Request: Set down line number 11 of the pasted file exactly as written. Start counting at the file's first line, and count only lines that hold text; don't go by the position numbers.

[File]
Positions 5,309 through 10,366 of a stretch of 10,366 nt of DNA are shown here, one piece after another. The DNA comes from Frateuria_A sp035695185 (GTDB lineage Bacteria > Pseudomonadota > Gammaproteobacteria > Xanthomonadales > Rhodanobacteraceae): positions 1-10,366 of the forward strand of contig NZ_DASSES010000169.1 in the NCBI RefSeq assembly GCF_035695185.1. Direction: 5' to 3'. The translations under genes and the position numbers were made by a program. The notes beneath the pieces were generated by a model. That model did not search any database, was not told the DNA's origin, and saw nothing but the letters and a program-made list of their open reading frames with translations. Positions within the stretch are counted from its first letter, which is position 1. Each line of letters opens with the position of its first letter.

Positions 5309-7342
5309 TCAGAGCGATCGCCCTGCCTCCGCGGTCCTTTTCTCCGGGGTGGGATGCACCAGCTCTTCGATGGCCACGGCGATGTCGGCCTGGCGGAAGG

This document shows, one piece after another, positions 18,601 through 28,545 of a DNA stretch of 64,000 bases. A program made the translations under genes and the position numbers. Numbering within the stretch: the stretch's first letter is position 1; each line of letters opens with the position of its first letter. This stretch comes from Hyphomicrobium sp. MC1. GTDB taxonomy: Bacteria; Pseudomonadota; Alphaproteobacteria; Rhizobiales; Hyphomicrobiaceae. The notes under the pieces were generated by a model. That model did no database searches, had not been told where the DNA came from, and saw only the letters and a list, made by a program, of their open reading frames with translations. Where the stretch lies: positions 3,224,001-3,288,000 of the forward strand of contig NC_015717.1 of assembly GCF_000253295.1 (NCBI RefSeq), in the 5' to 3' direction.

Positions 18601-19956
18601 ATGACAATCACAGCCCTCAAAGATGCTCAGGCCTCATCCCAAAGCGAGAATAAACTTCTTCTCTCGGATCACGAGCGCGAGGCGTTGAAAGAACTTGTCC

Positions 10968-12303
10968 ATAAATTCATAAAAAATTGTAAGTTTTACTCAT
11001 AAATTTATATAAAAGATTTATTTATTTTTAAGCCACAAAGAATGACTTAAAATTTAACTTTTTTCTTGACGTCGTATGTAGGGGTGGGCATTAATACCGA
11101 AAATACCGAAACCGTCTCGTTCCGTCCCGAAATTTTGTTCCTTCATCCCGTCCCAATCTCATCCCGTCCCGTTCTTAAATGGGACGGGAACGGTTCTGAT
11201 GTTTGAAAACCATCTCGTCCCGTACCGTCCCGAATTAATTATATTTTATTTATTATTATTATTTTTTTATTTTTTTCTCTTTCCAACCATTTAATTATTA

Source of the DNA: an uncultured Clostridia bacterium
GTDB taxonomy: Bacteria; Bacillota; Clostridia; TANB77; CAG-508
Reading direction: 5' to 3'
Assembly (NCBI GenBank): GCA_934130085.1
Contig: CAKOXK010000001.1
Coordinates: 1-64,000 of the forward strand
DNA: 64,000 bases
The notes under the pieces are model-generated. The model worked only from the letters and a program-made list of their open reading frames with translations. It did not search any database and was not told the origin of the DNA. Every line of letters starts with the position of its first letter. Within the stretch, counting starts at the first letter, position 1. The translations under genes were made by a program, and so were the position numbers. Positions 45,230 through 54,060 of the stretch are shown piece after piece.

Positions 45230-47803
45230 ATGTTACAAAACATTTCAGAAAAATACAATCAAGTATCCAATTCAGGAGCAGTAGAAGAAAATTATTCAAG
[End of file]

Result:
11201 GTTTGAAAACCATCTCGTCCCGTACCGTCCCGAATTAATTATATTTTATTTATTATTATTATTTTTTTATTTTTTTCTCTTTCCAACCATTTAATTATTA